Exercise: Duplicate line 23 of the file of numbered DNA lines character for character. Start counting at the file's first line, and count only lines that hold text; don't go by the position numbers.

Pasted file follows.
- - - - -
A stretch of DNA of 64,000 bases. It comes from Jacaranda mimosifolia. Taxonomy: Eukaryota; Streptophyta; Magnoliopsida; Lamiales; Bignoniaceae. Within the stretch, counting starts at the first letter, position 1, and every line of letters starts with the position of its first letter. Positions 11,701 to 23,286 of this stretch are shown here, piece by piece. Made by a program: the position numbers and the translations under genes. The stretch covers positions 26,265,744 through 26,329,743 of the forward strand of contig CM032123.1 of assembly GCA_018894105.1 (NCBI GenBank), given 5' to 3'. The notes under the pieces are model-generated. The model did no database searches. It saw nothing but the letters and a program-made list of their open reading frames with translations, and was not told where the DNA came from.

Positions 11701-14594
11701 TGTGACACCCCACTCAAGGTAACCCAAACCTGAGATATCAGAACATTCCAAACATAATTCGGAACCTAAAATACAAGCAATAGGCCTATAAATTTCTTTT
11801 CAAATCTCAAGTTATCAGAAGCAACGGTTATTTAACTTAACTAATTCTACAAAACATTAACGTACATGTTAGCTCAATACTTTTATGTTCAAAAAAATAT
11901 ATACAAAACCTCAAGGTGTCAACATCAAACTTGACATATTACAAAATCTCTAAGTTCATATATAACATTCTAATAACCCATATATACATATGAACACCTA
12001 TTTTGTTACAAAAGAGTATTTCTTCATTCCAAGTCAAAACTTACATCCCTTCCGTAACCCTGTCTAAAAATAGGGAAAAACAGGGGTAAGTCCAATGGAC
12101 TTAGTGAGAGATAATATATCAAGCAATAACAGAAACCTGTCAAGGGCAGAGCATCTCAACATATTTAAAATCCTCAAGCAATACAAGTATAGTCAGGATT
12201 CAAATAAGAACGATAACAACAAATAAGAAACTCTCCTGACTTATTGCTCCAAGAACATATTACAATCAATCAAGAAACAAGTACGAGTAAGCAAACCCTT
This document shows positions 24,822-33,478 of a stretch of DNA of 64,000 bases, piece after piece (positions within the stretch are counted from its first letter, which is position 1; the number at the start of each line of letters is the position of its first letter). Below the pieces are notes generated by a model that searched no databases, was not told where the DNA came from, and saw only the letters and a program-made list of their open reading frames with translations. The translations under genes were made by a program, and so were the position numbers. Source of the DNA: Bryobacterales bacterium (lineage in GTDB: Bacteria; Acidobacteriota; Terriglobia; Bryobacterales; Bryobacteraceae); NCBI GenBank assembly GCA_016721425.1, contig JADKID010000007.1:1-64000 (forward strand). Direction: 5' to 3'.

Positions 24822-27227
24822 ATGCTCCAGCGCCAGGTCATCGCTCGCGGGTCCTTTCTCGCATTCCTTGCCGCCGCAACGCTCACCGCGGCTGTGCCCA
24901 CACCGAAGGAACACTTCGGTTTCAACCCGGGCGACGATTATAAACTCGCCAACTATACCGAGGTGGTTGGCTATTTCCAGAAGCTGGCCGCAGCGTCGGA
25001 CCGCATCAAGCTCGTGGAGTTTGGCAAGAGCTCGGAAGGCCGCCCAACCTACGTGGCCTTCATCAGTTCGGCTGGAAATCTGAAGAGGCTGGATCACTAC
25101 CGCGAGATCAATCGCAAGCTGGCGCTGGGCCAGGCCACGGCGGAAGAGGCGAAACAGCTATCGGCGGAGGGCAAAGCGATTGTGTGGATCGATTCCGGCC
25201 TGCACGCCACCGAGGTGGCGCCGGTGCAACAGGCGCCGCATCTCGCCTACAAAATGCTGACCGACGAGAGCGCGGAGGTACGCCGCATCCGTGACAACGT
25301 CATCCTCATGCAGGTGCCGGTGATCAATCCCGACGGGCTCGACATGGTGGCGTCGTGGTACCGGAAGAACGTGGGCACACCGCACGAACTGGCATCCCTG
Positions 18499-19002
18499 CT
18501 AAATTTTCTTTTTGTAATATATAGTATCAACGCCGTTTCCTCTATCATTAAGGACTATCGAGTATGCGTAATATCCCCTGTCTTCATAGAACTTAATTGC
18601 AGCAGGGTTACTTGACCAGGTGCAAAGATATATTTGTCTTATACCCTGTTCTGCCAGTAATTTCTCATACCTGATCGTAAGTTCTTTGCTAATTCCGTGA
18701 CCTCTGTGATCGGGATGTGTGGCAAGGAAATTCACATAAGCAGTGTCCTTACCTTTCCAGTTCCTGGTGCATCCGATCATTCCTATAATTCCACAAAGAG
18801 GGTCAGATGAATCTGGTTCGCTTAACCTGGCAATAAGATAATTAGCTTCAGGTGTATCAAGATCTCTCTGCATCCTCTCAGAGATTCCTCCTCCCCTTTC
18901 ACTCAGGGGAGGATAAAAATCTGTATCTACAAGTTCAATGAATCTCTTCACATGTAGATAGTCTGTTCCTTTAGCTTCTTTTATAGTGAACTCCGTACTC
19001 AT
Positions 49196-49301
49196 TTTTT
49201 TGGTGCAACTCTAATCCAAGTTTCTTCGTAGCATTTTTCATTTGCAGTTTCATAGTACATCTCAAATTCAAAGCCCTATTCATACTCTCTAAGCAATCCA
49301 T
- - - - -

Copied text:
18901 ACTCAGGGGAGGATAAAAATCTGTATCTACAAGTTCAATGAATCTCTTCACATGTAGATAGTCTGTTCCTTTAGCTTCTTTTATAGTGAACTCCGTACTC